Grave of Harry Robinson and family cairn at Tryon People’s cemetery in Tryon.  (Photo credits: Pieter Valkenburg)

Unfortunately, Pieter has not been able to find photos of either of these two men.  If you have information or photos to share on Leigh Hunt Cameron or Harry Robinson, please send an email to or comment on this blog.

© Daria Valkenburg


The WW1 Soldier Who Never Made It To The Front

April 22, 2019.  In researching the stories behind the names on the Cenotaph outside the Borden-Carleton Legion, Pieter sometimes discovers that the soldier lost his life BEFORE ever getting a chance to make it into battle.  This is what happened to Private Bruce Sutherland MCKAY (MACKAY) of Albany, the son of David McKay and Almira (Elmira) Harvey.  Born April 16, 1897, according to his attestation papers, Bruce Sutherland, a farmer, enlisted with the 1st Depot Battalion, Nova Scotia Regiment, on March 21, 1918.

Bruce Sutherland McKay 1895-1918 photo from Roma McKay

Bruce Sutherland McKay. (Photo courtesy of Roma McKay collection)

On April 17, 1918 he left Halifax for England, aboard the S.S. Scotian, and arrived in Liverpool, England on April 28, 1918.  That same day, he was transferred to the 17th Reserve Battalion of the Canadian Infantry.  Unfortunately, he must have gotten ill during the voyage as the next day he was admitted to the Military Isolation Hospital in Aldershot, with a diagnosis of scarlet fever.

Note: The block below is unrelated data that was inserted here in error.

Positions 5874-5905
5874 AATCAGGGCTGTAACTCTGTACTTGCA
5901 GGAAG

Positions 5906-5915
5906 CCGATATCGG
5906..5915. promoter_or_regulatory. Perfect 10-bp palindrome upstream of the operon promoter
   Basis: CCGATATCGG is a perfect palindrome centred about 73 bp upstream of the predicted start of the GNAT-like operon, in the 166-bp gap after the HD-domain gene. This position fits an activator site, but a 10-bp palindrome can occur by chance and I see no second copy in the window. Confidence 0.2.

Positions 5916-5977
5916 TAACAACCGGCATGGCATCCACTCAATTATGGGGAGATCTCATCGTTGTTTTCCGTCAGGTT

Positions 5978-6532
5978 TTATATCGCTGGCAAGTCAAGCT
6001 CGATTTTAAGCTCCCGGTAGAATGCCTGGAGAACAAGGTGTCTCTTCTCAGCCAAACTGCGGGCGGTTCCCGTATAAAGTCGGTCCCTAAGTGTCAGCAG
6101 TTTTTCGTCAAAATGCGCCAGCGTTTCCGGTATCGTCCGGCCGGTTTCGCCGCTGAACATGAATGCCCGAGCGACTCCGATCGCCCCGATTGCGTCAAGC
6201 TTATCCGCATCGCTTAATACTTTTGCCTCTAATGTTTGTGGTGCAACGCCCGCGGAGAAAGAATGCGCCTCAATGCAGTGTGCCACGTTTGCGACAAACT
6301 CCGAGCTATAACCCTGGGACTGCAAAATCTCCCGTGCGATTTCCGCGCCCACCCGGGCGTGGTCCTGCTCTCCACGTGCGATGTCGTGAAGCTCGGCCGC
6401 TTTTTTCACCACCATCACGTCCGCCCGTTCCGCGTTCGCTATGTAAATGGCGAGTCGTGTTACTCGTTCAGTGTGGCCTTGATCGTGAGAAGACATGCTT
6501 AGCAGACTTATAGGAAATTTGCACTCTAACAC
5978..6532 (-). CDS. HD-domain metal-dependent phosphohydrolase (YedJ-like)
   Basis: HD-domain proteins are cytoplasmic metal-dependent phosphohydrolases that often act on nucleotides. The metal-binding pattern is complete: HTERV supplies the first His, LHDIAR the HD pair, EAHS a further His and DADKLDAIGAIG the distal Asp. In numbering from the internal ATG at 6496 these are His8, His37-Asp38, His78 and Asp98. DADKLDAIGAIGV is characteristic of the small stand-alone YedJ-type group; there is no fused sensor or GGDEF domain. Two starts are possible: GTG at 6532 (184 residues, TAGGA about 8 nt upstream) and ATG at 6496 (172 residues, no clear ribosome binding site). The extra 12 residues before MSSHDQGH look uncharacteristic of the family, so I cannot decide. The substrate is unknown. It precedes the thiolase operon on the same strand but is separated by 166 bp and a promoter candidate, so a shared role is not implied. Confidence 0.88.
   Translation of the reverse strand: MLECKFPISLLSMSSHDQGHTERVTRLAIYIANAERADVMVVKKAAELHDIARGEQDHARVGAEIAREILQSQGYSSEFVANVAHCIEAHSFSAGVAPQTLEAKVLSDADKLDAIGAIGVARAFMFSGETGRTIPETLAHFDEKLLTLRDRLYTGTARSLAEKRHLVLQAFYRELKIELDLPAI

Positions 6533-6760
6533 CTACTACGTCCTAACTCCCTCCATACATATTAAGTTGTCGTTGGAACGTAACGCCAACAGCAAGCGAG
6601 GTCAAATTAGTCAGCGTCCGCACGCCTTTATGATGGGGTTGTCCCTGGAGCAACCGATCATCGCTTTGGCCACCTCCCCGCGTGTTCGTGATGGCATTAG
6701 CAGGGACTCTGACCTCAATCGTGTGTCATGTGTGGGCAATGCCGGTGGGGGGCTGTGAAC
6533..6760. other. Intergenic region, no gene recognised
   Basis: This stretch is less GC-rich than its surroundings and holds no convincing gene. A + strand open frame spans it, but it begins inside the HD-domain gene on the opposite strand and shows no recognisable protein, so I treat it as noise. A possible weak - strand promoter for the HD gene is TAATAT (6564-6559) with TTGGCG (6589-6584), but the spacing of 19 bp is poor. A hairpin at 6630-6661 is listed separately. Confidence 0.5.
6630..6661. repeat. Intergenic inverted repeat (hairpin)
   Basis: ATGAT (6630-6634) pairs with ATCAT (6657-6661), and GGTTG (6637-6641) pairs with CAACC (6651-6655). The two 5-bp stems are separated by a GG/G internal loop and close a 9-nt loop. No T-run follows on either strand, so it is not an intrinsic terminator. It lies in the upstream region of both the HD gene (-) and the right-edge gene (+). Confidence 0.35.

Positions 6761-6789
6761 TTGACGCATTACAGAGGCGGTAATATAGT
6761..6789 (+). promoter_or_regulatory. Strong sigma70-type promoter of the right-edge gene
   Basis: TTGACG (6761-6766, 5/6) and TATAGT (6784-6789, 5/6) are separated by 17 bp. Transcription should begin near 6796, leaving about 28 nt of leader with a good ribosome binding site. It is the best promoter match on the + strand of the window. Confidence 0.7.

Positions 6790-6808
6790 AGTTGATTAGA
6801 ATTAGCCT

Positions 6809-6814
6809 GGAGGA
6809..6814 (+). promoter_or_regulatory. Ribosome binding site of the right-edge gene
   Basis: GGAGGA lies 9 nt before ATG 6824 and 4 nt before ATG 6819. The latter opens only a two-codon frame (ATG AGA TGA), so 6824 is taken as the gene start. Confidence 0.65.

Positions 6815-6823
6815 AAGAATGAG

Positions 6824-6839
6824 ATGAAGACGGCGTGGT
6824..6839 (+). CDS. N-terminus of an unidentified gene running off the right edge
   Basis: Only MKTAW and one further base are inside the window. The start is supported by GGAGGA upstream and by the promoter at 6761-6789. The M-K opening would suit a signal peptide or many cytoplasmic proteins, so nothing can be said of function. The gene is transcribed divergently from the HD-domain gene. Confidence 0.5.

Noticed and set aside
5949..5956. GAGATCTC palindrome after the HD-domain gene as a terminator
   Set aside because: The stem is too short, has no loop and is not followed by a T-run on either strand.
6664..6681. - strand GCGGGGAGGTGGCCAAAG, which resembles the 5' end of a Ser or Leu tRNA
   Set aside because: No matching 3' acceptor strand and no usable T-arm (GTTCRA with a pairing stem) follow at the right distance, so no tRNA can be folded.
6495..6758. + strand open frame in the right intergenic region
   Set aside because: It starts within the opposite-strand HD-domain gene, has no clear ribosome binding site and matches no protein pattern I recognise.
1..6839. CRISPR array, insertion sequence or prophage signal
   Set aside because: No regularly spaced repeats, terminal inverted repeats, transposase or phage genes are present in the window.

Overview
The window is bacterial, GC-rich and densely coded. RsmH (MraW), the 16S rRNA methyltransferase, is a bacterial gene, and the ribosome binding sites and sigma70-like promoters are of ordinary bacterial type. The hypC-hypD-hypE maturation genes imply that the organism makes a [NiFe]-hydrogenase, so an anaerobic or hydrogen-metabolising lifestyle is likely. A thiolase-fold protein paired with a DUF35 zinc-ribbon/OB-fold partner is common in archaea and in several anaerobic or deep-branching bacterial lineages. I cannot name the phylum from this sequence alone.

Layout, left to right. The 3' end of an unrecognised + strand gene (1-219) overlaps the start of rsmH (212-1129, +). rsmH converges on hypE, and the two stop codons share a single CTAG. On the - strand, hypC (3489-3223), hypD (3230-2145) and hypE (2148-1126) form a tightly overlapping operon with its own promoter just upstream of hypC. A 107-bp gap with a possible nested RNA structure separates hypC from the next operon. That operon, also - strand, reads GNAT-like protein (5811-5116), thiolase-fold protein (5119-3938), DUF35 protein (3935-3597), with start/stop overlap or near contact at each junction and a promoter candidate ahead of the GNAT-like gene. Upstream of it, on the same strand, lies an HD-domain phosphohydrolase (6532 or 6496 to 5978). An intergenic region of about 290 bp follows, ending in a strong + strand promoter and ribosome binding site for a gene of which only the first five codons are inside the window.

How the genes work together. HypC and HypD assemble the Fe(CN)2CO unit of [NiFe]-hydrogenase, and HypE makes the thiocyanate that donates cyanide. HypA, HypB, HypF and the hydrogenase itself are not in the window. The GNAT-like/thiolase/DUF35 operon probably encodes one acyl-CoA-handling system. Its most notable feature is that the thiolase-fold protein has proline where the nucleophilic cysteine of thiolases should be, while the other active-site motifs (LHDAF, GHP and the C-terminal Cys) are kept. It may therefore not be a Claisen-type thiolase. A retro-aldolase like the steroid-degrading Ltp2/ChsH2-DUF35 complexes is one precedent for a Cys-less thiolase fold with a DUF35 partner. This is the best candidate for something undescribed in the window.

Things went from bad to worse for this poor soldier.  While in hospital he developed measles, pleurisy, and bronchial pneumonia.  It was too much for his system and he died in hospital on May 22, 1918.

In most cases, this would be nearly the end of the story.  However, Mrs McKay must have written a letter to the hospital, asking for details on what happened to her son. A letter received from his nurse, Ada Jones, was published in The Pioneer on August 10, 1918:

“Dear Mrs. McKay:

Your letter has been passed on to me, as I was in charge of the ward your poor son died in. First, let me express my deepest sympathy in your great sorrow; it must have been a great shock to you, and there are the times when one seems not able to turn to anyone for comfort or help to bear the burden, unless we know and can turn to Our Father above, and we know He understands and He loves. Now I will try to tell you just what I can. How I wish I could just do something to help your lonely heart.